Plan International-Ghana (Int-GH) had called for urgent action by the Government and Policymakers to stop the abuse and harassment of girls and young women who go online.
Mr. Richard Buadu, Manager of Plan Int-Gh, Central Programme Unit, made the call at a Children and Youth Mock Parliament held at Essarkyir in the Ekumfi District of the Central Region.
The program under the theme “Free for Girls to go online”, was graced by Heads of Departments and Institutions, Traditional Rulers, Assembly Members, and several school children in the District.
It was to give girls the platform to voice out their ordeals and grievances for prompt action.
Plan Int-Gh is an international humanitarian child-centered community development non-governmental organization (NGO), without religious and political affiliations with child sponsorship as the basic foundation of the organization.
Its purpose statement is to strive for a just world that advance children’s right and equality for girls.
Mr. Buadu announced that since the adoption of the resolution for observing the International Day of the Girl Child in 2012, Plan International had embarked on researches to find out the status of girls and young women in the world.
“This year our focus was on “free to be online” which tried to explore the abuses and harassment girls and young women go through in their attempt to use the social media”, he added.
As part of the research the organization interacted with 14,000 girls in 22 communities globally during its research which revealed that half of the number have been harassed or abused on social media.
Some of the key research findings included abuse and harassment which discouraged girls to participate in virtual programs due to online violence.
It found out that five representing 19 percent of girls have left or significantly reduced the use of social media platforms after being harassed, while one in ten representing 12 percent of them have changed the way they way expressed themselves online.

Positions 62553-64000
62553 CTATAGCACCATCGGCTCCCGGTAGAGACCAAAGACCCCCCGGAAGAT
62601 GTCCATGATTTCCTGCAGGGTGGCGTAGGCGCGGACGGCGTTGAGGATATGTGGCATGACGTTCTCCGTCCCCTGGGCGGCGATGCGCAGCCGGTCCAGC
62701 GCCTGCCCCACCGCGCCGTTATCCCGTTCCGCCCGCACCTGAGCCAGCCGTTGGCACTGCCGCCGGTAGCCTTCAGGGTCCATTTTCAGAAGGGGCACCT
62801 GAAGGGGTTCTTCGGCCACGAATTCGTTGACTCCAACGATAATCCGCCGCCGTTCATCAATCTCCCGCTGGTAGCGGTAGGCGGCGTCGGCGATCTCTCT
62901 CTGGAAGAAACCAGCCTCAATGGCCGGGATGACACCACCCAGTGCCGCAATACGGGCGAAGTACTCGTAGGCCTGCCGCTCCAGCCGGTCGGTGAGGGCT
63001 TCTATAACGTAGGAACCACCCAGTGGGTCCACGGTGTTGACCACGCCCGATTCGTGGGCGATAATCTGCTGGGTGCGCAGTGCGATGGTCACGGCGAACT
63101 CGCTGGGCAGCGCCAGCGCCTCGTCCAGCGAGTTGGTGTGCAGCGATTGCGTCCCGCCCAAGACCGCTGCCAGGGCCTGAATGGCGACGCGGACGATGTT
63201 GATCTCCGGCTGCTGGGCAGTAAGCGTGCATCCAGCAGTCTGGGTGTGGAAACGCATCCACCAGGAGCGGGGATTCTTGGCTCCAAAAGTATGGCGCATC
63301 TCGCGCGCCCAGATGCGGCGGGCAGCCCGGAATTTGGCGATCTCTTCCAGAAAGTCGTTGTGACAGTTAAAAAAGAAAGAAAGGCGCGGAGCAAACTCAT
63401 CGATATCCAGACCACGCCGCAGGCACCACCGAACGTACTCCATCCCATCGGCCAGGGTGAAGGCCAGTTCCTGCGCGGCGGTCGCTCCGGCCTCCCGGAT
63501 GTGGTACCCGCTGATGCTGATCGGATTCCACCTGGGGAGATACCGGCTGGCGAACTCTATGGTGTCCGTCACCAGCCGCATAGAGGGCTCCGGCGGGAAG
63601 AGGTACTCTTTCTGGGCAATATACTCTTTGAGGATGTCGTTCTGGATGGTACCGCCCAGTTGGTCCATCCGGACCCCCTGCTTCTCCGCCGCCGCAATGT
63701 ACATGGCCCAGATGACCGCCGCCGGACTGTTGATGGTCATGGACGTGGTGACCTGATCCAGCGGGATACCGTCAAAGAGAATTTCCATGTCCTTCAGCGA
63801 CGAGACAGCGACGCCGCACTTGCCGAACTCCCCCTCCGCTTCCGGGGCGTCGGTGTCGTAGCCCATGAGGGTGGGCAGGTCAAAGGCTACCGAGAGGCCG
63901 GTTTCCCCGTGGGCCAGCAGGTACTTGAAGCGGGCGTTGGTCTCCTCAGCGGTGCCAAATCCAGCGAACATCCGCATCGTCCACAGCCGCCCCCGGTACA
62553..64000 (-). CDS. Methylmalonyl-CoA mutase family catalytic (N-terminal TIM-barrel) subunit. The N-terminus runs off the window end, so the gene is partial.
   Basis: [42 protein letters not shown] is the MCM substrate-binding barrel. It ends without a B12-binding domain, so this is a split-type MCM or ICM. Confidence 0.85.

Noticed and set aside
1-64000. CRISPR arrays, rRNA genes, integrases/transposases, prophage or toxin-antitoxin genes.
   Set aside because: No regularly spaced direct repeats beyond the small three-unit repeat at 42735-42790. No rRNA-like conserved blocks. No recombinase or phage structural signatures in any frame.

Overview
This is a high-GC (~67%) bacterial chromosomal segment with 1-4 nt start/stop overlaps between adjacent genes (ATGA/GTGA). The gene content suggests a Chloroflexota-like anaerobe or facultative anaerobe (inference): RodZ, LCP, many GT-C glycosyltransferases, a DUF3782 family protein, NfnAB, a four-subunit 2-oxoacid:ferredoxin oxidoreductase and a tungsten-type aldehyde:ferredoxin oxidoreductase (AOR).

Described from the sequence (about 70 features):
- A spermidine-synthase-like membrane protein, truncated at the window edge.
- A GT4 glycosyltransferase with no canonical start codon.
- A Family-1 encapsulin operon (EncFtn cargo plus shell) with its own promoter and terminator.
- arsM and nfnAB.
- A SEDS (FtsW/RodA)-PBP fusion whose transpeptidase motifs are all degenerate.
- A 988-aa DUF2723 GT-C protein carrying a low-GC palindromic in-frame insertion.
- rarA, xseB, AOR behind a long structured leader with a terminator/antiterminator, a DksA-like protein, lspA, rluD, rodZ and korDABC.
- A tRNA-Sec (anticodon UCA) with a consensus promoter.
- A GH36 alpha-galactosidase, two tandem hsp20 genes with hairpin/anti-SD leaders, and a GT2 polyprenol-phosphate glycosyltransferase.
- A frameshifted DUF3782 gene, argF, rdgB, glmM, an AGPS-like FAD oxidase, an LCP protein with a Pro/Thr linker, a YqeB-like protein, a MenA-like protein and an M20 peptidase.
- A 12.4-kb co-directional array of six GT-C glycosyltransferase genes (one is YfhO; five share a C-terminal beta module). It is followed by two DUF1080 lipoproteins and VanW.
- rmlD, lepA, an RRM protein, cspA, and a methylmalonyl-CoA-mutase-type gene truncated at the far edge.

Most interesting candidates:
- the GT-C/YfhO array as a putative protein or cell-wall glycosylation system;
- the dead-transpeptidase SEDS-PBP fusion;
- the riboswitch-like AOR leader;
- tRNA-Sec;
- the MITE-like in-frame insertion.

“Some of us are physically threatened, body shamed, racially abused and it gets worse when we raise our voices and share our opinions”, the girls indicated.
In Ghana, of the 500 girls and young women interviewed, 39 percent of them reported that they have experienced some form of online harassment on social media platforms, adding that girls and young women worldwide are demanding urgent action from social media companies to do more to protect them.
They had therefore written an open letter to Facebook, Instagram, Tik Tok, and Twitter, the world’s most influential social media platforms, calling on them to create ways to report abuse and harassment that will work for them, he noted.
“Let us all join hands together to sign the open letter by the girls and young women to the social media providers to put in place drastic mechanism to effectively regulate their platforms and to check their harassment and abuse, Mr Buadu appealed.
Earlier Mrs Mabel Judith Micah, Effutu Municipal Director of Ghana Education Service, stated that the rights of girls and young women have been trampled for many years.
The institution of the Children’s Parliament programme by Plan International, she indicated, was, therefore, an action in the right direction for society to know their challenges and address them accordingly.